One evening I had a passing thought that we should go to Italy for Jenny’s birthday. I wasn’t entirely sure she would want to, especially when my other idea had been to treat her to extended alone time, where I would take the kids away and she could do whatever she wanted. She got on board with the idea of the trip right away. Tickets to Milan were on sale, and it looked like an interesting area to visit, so we moved forward with the plan. I think that what tipped the scales was that one of Jenny’s core tenets in life is that when one is in Italy, eating gelato is a daily requirement. In fact, that was the main thing Jenny told Elena about to prepare her for the trip.
Even though flying in the sardine-tin atmosphere of a discount airline is a hassle, it felt quite good to be landing in sunny Italy after only a couple of hours in the air; it wasn’t an overwhelming amount of travel time for a three-day weekend trip. We spent the first day in Bergamo, a small city next to the airport we flew into, about twenty miles away from Milan proper. Straight off the plane we tried to visit the historic citta alta (upper city), but passed by all the parking and soon were driving down narrow cobblestone alleys that we probably shouldn’t have been on. By the time we figured out what was going on we were headed down the side of the hill and decided to try again later in the afternoon–we decided it would be best first to take naps to recover from our early morning wake up call.
It was good that we got some rest, because when we returned in the afternoon we took the first parking spot that we found, not realizing what a long walk it would be from there to the town center. The walk was a beautiful one, with incredible views of the town below, but Elena and Roman were not entirely ready for it and we needed a break long before we found the first gelato shop. After that, things were easier; the town center itself was picturesque and not too big. The highlight of the evening was our trip up a funicular to an even higher part of town; although the main attraction up there–an old castle on the grounds of a city park–was closed by the time we got there.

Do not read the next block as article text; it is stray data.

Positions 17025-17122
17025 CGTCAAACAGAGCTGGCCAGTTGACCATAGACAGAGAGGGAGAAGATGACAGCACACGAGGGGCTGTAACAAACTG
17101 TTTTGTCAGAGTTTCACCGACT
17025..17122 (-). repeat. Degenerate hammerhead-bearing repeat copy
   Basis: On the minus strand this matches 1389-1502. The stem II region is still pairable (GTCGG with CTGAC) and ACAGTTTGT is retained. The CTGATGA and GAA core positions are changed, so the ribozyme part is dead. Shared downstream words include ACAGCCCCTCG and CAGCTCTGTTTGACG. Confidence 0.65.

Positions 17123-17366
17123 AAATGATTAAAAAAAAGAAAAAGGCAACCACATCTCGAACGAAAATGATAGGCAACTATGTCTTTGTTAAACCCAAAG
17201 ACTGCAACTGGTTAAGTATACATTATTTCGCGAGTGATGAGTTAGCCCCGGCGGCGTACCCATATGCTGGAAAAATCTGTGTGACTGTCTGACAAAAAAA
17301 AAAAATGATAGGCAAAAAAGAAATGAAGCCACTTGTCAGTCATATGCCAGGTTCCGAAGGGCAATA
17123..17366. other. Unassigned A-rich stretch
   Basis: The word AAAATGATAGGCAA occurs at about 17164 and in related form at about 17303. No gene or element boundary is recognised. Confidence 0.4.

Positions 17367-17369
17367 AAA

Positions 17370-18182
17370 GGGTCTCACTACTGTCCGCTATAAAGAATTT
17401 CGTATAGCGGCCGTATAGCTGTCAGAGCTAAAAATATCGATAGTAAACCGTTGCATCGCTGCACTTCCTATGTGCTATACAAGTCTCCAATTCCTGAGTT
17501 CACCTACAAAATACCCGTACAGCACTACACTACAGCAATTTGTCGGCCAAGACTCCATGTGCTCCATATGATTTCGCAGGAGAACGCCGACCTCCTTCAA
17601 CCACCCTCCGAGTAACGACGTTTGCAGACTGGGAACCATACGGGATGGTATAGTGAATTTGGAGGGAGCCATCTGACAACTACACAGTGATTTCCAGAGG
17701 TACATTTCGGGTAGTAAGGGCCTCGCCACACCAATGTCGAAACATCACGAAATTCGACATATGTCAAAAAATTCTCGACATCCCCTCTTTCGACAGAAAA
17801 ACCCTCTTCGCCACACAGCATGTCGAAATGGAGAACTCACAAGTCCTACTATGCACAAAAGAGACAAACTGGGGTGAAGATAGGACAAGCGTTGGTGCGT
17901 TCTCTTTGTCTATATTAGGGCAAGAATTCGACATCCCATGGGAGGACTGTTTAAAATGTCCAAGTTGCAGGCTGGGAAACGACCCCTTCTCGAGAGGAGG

The next morning we woke up ready for a big day in Milan. We didn’t have the easiest time getting to a metro stop and finding someplace to park, but worked it out eventually. The trouble was all forgotten when we exited the metro on the far side of the piazza across from the magnificent Duomo. After we’d had our fill of gawking, we joined the throngs walking up the Via Dante towards Sforzesco Castle. I wish I knew more about the history of Milan, in order to appreciate the significance of these places, but Roman and Elena don’t make it easy to take time to read the historical explanations posted in various locations. As we wandered out the back of the castle, we looked down into the now-dry moat and noticed that there were about a dozen stray cats, some standing guard, others lounging around; there were even a couple that looked like they might get in a fight.
While we were eating lunch in the park, I thumbed through a guidebook (an actual book, not a website) to see if there were any nearby attractions we had overlooked, and discovered that there was a free aquarium on the other side of the park. It was perfect–not too big, but had plenty of fish. I can’t say it was mostly for Elena and Roman’s enjoyment because Jenny and I liked it too. From there we headed to the Leonardo da Vinci National Museum of Science and Technology. We thought it would have interactive exhibits for the kids, but they were mostly shut down on a Saturday afternoon, and small-scale models of da Vinci’s crazy inventions are not the kind of thing that hold Roman or Elena’s attention for very long. After the museum our daily gelato break was long overdue, but we took measures to rectify the deficiency while partaking in our other favorite tourist activity: wandering through whatever part of town seems interesting. Towards dinner we made our way back to the center of town, and on our way out we managed to go by the Duomo again; it may be more spectacular at night than it is during the day.